h&h&g gardening – garden compositions—Survivor: Tennessee
Fruit and vegetable gardeners in Tennessee tend to have a little of the “Survivor” mentality.
Each spring season we start with all the eagerness of a reality show contestant, determined to outwit those pesky rabbits, outlast those determined weeds, and outplay by gathering our produce before some bird, pest, or disease claims it for itself. We battle the heat, the frost, too much rain, too little rain, the person who “waters” while we’re on vacation, sore backs, and even the stray soccer ball that keeps finding its way into the garden bed.
In any game of survival—on reality shows or in different stages of life—being prepared is what makes you a viable player. The stakes are higher now as public awareness increases concerning the use of chemicals in our processed foods. Growing and buying locally has gone from being a fad to becoming something that many people want to implement in their lives in some form. So whether you are a newbie growing your first lettuce in a whiskey barrel on your balcony or making the next step to expand your garden, fall is a perfect time to prepare to outwit, outlast, and outplay in Survivor: Gardening Tennessee.
Any game, any scenario, where surviving is paramount demands that you know who and what you are dealing with. If you’re planning on planting fruit trees or shrubs this fall, get to know which plants do best in our Tennessee area. Here are a few varieties that are good survivors that I learned about after speaking with my friends at Gro Wild (http://www.growildinc.com) and Riverbend Nursery (http://www.riverbendnurseries.com):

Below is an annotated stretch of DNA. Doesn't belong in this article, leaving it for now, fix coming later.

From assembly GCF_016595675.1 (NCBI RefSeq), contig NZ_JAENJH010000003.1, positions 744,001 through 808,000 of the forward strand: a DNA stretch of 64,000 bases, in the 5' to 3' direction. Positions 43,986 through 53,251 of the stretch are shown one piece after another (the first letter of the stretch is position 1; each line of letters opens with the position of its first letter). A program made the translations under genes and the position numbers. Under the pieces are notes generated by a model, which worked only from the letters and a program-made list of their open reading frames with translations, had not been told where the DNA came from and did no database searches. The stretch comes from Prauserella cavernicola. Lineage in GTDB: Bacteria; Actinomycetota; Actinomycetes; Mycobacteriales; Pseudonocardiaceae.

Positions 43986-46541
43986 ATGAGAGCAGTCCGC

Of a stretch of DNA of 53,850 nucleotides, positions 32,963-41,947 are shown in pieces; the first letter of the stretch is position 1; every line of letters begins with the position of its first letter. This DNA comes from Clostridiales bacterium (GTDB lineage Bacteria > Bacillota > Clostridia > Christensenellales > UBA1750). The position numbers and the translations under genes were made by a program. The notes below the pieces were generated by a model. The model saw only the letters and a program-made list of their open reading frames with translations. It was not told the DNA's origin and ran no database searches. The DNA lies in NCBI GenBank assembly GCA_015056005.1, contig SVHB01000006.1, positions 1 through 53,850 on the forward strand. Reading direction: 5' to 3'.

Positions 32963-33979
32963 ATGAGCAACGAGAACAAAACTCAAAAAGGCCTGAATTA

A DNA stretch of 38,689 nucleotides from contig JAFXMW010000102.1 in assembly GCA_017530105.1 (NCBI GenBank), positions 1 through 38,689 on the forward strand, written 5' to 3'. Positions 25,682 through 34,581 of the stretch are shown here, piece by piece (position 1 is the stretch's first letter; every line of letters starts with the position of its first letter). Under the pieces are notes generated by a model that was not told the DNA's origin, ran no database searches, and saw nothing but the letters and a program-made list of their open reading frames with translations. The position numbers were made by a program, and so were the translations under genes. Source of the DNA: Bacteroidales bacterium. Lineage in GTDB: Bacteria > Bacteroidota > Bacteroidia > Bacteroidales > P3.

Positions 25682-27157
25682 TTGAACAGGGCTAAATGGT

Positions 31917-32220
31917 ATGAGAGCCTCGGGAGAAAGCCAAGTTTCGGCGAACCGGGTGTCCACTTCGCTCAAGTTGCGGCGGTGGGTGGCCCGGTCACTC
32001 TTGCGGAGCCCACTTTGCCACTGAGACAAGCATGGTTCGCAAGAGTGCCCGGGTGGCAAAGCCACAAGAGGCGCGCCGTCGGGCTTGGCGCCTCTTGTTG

Raspberries—Full Gold, Heritage, Caroline, Black
Blackberries—Arapaho, Black Satin (these are thornless varieties – helping you survive picking them!)
Blueberries—Oneal, Duke, Berkley, Jersey, Legacy, Patriot, and the one that seems to be a favorite is Sunshine Blue. Sunshine Blue only
gets about 4 feet tall and can even be used as a semi-evergreen hedge with beautiful fall leaf color.
Plum—Chickasaw plum (Prunus angustifolia), Wild Goose (Prunus Munsoniana), and American Plum
Pecan—Colby, Major, Choctaw, Pawnee
Grapes—Catawba, Concord, Doreen, Sterling (the last two are muscadine)